Thursday, January 12, 2012

Oh, to be mistborn.

The newest books to have caught my attention (and I really mean newest, since there are a whole load of books I have on a list to write about) are the Mistborn trilogy, by Brandon Sanderson.
Mistborn, by Brandon Sanderson
The author of this book is somewhat well known in the Fantasy world - as my boyfriend told me, he is the one who has been chosen to finish Robert Jordan's amazing series of Wheel of Time books. I got this series for Christmas from my amazing boyfriend/fiance Alex, and I absolutely love them. It was quite the surprise, as I had not heard of the series before getting them, and I've never gotten books I haven't asked for before - usually my family and friends stick to the few that I request.
But I have to say I am extremely happy that he introduced me to this world.. I cannot believe how quickly I got attached to these books. It took me a while to get started with them (I had to get through the Hunger Games first) but once I started, I couldn't put them down.
I'm currently on the third, and sadly, last book in the trilogy, and I secretly wish it would never end. Couldn't Brandon Sanderson have been more like Robert Jordan, and written 14 books, instead of 3? I'd read every one of them. Vin, Elend, Kelsier, TenSoon, Sazed... they are all such wonderful and imaginative characters that I can't help but love hearing all their separate stories and wishing there were more to read.
The world that Sanderson creates is imaginative and very original, with the deadly mists that cover the world, and the omnipotent "Lord Ruler" who destroyed the world while trying to save it. He brings in such unexpected elements into the Fantasy world that I never would have thought possible - for instance, the strongest Allomancer could have the power to physically move the planet closer or farther away from the sun.
I guess it's too late now to tell you not to read this, if you don't want to ruin the books. But I guarantee that if you pick up these books, the decrepit wasteland of the earth with its blood red sun the smoking ash that falls like rain will leave you reeling unlike any other book has.
Kedrik Shaw, in Luthadel

Sunday, January 8, 2012

A beginning.

I've always loved reading.. all my life, I can't think of anything else I've ever enjoyed as much as sitting down to a good book. Of course, life has brought me many other joys and I'm not making them less important - I just mean, books have always been there in my life. They've been a source of comfort and safety for me even since I was a child.
I was not a confident child, and I was utterly and unbelievably scared of the dark. This might have been caused by my older brother's desire to continuously torture and tease me (because he loved me, of course..)  or because of my over active imagination, but either way, I was unable to sleep most nights if I had to sleep alone.
Anyway, if I wasn't able to sleep, I would usually turn to the only thing that could take my mind off the terrors in my subconscious. I would read, sitting in my bed with a lamp on, hoping nobody would wake up and tell me to turn off my light. I would read, quietly, until around 6 in the morning, when my mom would wake up. Little me thought that since my mom was awake, I'd be safe. I'd close my book, put it under my pillow, and sleep for the hour or so I could before I was woken up for school. My family always wondered why I'd fall asleep at breakfast.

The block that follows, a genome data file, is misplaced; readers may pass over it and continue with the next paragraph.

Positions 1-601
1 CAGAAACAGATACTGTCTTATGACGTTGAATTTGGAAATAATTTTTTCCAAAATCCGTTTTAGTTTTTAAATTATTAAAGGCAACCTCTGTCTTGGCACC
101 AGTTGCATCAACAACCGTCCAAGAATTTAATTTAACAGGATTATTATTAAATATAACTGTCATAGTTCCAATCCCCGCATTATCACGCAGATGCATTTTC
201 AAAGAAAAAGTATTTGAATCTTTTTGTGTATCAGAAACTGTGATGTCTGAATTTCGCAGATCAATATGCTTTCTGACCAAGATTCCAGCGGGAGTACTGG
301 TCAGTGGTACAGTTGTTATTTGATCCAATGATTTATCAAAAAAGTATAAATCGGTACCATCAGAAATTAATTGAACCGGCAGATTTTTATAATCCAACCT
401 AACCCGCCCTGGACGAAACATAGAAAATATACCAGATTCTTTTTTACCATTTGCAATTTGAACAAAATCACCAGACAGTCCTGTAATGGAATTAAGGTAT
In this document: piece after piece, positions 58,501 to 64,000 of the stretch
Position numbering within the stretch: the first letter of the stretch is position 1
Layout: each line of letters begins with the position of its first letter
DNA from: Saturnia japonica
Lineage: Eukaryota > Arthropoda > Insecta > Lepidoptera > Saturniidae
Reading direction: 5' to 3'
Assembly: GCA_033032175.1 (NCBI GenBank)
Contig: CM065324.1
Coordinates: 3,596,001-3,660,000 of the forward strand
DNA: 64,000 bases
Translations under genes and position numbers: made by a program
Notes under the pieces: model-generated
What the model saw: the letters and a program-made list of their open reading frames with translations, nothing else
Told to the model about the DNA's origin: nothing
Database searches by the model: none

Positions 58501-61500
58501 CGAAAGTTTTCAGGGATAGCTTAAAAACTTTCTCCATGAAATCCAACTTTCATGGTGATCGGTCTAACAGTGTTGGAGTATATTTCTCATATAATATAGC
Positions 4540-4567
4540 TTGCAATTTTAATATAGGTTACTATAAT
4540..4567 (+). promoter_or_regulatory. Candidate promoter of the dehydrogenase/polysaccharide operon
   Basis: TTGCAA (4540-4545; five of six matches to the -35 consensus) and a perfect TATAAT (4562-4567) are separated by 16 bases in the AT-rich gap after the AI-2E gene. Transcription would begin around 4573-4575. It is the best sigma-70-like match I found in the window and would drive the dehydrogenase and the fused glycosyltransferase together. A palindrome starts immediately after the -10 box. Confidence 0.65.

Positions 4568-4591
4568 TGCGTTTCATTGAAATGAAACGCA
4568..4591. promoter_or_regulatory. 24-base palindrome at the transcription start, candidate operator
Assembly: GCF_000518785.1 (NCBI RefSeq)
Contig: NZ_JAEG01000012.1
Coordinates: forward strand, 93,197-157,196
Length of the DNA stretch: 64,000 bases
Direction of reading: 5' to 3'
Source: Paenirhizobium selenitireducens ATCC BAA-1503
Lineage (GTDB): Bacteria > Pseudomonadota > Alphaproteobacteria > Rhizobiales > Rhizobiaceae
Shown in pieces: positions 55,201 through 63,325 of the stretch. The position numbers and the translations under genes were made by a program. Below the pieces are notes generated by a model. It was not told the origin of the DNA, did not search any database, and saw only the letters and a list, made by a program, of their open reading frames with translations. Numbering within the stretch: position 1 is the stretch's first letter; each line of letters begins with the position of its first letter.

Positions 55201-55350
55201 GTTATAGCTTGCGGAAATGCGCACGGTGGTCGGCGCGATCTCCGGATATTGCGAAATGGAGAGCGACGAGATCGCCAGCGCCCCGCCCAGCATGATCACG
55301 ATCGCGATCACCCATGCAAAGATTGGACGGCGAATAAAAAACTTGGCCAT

The book that I can remember saving me from crying myself to sleep every night was Inkheart, a wonderful story that my 12 year old self cherished and re-read every night, finding comfort in the story of another young girl that loved reading as much as I did.
Inkheart, by Cornelia Funke
There was something about this book that just drew me to it, I couldn't put it down, and even after reading it once, I wasn't tired of it - I'd read it over, and over until the pages were worn. Thankfully, it had a gorgeous hardcover, and I treated it kindly, partly because of the girl's father in the book, since he was a book binder, and fixed old spines on books that had been mistreated. It was this book that taught me how to respect and cherish books.
This wasn't the first book I'd read, far from it. I grew into my love for reading very early in life, but this one is definitely one of the most memorable from my childhood. I remember sitting in bed and having my parents read to me, and I quickly graduated to reading to myself, even trying my hand at writing my own story when I was 11, but I didn't get very far.

Anyway, the purpose of this blog is simply to keep track of the books I am currently reading, and setting into stone (although writing a blog doesn't really do justice to that saying) the books that I remember from my past. I thought I'd start with Inkheart simply because of it's symbolism: Meggie, the main character, falls into a different world with her father, she and her father are 'silvertongues' when they read aloud, they or the people around them are transported into the book, and the characters come to life. How often when I was little did I wish I could disappear into the world of the book I was currently reading? I could go to Hogwarts with Harry (the first book was an amazing gift from my mother for my 12th birthday) - I grew up with those books, aging along with the characters, and they will always hold a strong place in my life, but that goes without saying.
In the end, books hold a sense of magic with me, and they are something that I will never tire of.. sometimes, I wish I could collect every book in the world (like the aunt in Inkheart, my life always seems to come back to this book), or have the chance to hold a truly ancient book.. maybe my love for literature is what drove me to study ancient history.